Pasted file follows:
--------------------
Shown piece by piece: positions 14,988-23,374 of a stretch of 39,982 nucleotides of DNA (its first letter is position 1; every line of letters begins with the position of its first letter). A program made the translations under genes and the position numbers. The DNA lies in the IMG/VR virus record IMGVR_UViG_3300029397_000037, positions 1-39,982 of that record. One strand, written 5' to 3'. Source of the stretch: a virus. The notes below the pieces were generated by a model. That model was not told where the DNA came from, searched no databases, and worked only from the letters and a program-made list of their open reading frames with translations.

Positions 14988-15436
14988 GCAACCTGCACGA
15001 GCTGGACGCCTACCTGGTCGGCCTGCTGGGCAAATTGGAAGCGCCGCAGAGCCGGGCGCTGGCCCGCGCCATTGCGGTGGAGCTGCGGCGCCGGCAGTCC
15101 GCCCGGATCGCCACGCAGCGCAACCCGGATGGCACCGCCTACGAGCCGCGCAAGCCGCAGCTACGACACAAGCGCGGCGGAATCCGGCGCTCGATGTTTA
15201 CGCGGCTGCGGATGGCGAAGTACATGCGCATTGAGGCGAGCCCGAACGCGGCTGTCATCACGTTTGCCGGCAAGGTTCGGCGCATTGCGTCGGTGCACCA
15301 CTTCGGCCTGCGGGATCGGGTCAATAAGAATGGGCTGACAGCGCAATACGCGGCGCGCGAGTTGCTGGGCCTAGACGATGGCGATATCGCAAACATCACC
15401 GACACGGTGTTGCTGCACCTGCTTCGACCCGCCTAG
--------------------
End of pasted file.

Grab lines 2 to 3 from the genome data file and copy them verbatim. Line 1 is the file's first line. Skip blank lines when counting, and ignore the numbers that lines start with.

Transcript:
Positions 14988-15436
14988 GCAACCTGCACGA